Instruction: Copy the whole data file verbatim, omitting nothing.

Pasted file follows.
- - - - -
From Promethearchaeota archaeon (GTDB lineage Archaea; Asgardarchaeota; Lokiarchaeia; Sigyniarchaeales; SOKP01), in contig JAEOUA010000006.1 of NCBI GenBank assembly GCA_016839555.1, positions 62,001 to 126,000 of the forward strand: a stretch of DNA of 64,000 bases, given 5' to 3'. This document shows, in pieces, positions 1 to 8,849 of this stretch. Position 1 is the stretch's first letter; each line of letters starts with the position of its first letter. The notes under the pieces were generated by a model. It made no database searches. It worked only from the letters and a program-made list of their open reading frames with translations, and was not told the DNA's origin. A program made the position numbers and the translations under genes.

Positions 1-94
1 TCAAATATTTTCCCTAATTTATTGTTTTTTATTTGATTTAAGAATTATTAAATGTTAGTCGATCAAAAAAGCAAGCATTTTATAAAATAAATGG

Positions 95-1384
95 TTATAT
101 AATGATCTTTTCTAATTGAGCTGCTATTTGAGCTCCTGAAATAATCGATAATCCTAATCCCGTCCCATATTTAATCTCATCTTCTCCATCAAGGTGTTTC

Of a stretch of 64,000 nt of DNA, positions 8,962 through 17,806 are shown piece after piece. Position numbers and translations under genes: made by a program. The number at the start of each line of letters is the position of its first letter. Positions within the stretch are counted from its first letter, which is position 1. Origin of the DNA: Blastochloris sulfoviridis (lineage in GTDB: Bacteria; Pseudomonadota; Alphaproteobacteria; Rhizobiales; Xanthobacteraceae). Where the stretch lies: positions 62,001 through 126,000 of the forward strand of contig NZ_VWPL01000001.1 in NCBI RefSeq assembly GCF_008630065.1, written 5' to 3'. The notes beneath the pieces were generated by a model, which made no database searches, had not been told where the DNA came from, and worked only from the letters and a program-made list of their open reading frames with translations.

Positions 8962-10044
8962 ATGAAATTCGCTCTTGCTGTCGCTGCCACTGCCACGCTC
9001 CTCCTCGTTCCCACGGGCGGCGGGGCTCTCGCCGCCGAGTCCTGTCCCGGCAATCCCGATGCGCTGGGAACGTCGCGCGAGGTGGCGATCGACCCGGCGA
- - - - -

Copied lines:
From Promethearchaeota archaeon (GTDB lineage Archaea; Asgardarchaeota; Lokiarchaeia; Sigyniarchaeales; SOKP01), in contig JAEOUA010000006.1 of NCBI GenBank assembly GCA_016839555.1, positions 62,001 to 126,000 of the forward strand: a stretch of DNA of 64,000 bases, given 5' to 3'. This document shows, in pieces, positions 1 to 8,849 of this stretch. Position 1 is the stretch's first letter; each line of letters starts with the position of its first letter. The notes under the pieces were generated by a model. It made no database searches. It worked only from the letters and a program-made list of their open reading frames with translations, and was not told the DNA's origin. A program made the position numbers and the translations under genes.

Positions 1-94
1 TCAAATATTTTCCCTAATTTATTGTTTTTTATTTGATTTAAGAATTATTAAATGTTAGTCGATCAAAAAAGCAAGCATTTTATAAAATAAATGG

Positions 95-1384
95 TTATAT
101 AATGATCTTTTCTAATTGAGCTGCTATTTGAGCTCCTGAAATAATCGATAATCCTAATCCCGTCCCATATTTAATCTCATCTTCTCCATCAAGGTGTTTC

Of a stretch of 64,000 nt of DNA, positions 8,962 through 17,806 are shown piece after piece. Position numbers and translations under genes: made by a program. The number at the start of each line of letters is the position of its first letter. Positions within the stretch are counted from its first letter, which is position 1. Origin of the DNA: Blastochloris sulfoviridis (lineage in GTDB: Bacteria; Pseudomonadota; Alphaproteobacteria; Rhizobiales; Xanthobacteraceae). Where the stretch lies: positions 62,001 through 126,000 of the forward strand of contig NZ_VWPL01000001.1 in NCBI RefSeq assembly GCF_008630065.1, written 5' to 3'. The notes beneath the pieces were generated by a model, which made no database searches, had not been told where the DNA came from, and worked only from the letters and a program-made list of their open reading frames with translations.

Positions 8962-10044
8962 ATGAAATTCGCTCTTGCTGTCGCTGCCACTGCCACGCTC
9001 CTCCTCGTTCCCACGGGCGGCGGGGCTCTCGCCGCCGAGTCCTGTCCCGGCAATCCCGATGCGCTGGGAACGTCGCGCGAGGTGGCGATCGACCCGGCGA